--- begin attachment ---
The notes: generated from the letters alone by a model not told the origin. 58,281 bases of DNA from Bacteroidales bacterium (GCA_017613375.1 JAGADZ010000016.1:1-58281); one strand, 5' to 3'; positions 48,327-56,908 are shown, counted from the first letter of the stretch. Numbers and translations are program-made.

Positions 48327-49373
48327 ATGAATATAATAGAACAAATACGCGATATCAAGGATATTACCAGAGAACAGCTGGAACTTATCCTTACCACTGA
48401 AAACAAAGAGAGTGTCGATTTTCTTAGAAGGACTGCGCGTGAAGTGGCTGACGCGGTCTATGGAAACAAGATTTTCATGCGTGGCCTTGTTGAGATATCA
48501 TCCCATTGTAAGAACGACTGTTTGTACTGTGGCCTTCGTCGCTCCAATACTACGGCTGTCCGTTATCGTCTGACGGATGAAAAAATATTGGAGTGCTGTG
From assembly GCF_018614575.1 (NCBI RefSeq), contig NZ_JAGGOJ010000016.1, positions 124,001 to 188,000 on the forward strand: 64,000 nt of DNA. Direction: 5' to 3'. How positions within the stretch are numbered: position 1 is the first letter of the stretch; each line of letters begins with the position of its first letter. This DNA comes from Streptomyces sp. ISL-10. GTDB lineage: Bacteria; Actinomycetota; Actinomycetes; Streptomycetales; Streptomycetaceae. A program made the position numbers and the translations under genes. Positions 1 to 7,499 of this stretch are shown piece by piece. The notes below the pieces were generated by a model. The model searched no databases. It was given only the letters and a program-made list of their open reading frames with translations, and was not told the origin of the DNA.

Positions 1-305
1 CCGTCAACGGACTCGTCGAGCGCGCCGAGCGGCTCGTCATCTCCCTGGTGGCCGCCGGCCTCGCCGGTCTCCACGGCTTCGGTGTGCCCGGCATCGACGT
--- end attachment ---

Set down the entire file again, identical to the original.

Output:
The notes: generated from the letters alone by a model not told the origin. 58,281 bases of DNA from Bacteroidales bacterium (GCA_017613375.1 JAGADZ010000016.1:1-58281); one strand, 5' to 3'; positions 48,327-56,908 are shown, counted from the first letter of the stretch. Numbers and translations are program-made.

Positions 48327-49373
48327 ATGAATATAATAGAACAAATACGCGATATCAAGGATATTACCAGAGAACAGCTGGAACTTATCCTTACCACTGA
48401 AAACAAAGAGAGTGTCGATTTTCTTAGAAGGACTGCGCGTGAAGTGGCTGACGCGGTCTATGGAAACAAGATTTTCATGCGTGGCCTTGTTGAGATATCA
48501 TCCCATTGTAAGAACGACTGTTTGTACTGTGGCCTTCGTCGCTCCAATACTACGGCTGTCCGTTATCGTCTGACGGATGAAAAAATATTGGAGTGCTGTG
From assembly GCF_018614575.1 (NCBI RefSeq), contig NZ_JAGGOJ010000016.1, positions 124,001 to 188,000 on the forward strand: 64,000 nt of DNA. Direction: 5' to 3'. How positions within the stretch are numbered: position 1 is the first letter of the stretch; each line of letters begins with the position of its first letter. This DNA comes from Streptomyces sp. ISL-10. GTDB lineage: Bacteria; Actinomycetota; Actinomycetes; Streptomycetales; Streptomycetaceae. A program made the position numbers and the translations under genes. Positions 1 to 7,499 of this stretch are shown piece by piece. The notes below the pieces were generated by a model. The model searched no databases. It was given only the letters and a program-made list of their open reading frames with translations, and was not told the origin of the DNA.

Positions 1-305
1 CCGTCAACGGACTCGTCGAGCGCGCCGAGCGGCTCGTCATCTCCCTGGTGGCCGCCGGCCTCGCCGGTCTCCACGGCTTCGGTGTGCCCGGCATCGACGT